Belfast Telegraph

Privacy plea as Iris Robinson returns home

Northern Ireland's First Minister Peter Robinson last night asked the media to give his family privacy after confirming that his wife, Iris, had returned home after undergoing psychiatric treatment.

Mrs Robinson has ended nearly nine months in exile in London, where she had been receiving counselling at a top clinic following revelations earlier this year that she had an affair with a teenager 41 years her junior as well as controversial financial dealings with property developers.

The first minister asked for privacy to allow his wife to continue on the road to recovery.

Mrs Robinson returned to Northern Ireland on Saturday night by ferry from Liverpool. She was met by family members at Belfast port and returned to the family home in east Belfast.

The Democratic Unionist Party last night remained silent on Mrs Robinson's return.

The shamed 'first lady' sat in the Northern Ireland Assembly and the House of Commons as MP for Strangford.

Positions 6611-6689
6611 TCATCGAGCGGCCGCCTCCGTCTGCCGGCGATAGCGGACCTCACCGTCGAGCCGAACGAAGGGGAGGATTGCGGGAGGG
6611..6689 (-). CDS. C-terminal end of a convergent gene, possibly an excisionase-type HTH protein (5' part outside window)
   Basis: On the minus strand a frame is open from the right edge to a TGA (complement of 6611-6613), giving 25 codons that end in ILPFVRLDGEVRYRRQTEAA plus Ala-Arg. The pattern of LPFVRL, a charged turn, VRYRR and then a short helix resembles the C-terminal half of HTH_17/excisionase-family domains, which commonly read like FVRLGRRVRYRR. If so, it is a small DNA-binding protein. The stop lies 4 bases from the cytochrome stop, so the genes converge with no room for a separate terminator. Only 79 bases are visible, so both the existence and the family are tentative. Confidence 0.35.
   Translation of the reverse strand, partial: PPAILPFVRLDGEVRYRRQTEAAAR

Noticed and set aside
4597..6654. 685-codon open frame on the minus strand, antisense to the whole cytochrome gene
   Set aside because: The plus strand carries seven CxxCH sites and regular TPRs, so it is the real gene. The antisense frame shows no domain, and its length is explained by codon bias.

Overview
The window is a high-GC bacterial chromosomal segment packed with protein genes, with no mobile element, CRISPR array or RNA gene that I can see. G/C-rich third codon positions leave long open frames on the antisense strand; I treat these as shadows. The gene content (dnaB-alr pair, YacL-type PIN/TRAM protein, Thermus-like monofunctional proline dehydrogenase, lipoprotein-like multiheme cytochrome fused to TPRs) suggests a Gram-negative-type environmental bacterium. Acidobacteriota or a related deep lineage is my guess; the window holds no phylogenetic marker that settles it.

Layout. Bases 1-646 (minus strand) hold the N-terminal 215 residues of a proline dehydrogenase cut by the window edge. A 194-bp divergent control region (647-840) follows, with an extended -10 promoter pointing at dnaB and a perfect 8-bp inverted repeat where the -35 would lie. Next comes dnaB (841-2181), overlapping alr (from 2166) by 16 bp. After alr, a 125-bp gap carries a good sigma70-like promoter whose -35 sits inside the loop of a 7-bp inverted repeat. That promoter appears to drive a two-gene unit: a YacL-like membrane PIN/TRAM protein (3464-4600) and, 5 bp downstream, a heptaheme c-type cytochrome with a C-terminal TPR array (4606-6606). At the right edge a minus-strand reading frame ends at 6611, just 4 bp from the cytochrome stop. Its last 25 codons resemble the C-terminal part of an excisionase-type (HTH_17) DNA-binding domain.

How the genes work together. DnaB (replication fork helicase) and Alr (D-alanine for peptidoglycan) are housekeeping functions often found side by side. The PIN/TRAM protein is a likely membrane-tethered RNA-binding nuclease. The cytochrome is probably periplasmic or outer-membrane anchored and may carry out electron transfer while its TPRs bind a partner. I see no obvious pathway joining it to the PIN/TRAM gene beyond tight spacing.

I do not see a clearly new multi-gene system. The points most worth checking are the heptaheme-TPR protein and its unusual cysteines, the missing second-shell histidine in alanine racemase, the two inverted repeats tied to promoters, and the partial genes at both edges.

Mrs Robinson (61) arranged £50,000 in secret loans for her lover Kirk McCambley (19) to open a new cafe on the banks of the River Lagan in Belfast.

The mother-of-three and her husband, who is leader of the DUP, were dubbed the Swish Family Robinson after it was disclosed that they'd received over £570,000 in salaries and expenses in one year alone.

At the time she left for London, the DUP said Mrs Robinson, who had tried to take her own life after confessing the affair to her husband, was on 24-hour suicide watch while undergoing treatment.

But Mrs Robinson was later photographed on shopping trips in fashionable and exclusive parts of London.

Meanwhile, a controversial new play inspired by the sex scandal surrounding Mrs Robinson will shortly open in Belfast.

'God's Country' was written by Colin Bell (33), a gay man from Bangor, Co Down, after Mrs Robinson in 2008 sparked a huge row by calling homosexuality "an abomination", which she said made her sick.

Mr Bell, who lives in Edinburgh with his long-term partner, said: "Iris Robinson may have been engaged in a homophobic rant but my play isn't a rant against her.

"It is an examination of how other politicians in Northern Ireland are dealing with homosexuality. And it also explores how the DUP have changed in the wake of Irisgate."

Belfast Telegraph

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